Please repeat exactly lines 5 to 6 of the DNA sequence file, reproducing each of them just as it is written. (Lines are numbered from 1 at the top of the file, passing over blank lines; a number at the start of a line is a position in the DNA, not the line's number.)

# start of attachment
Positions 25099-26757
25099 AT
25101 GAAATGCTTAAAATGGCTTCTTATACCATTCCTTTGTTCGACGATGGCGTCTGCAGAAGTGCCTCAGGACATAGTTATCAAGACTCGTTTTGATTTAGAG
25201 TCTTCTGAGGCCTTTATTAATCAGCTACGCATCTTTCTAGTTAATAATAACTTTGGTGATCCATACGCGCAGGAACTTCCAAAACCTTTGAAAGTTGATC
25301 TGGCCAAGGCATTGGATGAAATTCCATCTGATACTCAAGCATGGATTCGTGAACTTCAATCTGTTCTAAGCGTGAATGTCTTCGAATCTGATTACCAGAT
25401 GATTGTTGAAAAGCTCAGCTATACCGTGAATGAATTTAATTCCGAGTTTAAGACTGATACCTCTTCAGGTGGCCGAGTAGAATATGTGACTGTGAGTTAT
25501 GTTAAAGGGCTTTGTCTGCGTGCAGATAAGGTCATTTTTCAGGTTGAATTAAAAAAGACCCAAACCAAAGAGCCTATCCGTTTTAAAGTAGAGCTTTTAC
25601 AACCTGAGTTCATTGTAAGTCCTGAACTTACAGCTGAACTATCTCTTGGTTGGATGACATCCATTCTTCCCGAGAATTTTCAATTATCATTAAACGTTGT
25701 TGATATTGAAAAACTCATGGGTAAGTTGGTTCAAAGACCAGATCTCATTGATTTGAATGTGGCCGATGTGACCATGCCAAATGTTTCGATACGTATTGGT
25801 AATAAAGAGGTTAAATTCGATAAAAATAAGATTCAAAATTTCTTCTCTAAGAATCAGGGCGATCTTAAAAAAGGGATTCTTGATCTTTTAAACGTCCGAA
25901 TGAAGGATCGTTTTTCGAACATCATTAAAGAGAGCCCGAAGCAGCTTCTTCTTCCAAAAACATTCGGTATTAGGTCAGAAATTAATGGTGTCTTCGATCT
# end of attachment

25301 TGGCCAAGGCATTGGATGAAATTCCATCTGATACTCAAGCATGGATTCGTGAACTTCAATCTGTTCTAAGCGTGAATGTCTTCGAATCTGATTACCAGAT
25401 GATTGTTGAAAAGCTCAGCTATACCGTGAATGAATTTAATTCCGAGTTTAAGACTGATACCTCTTCAGGTGGCCGAGTAGAATATGTGACTGTGAGTTAT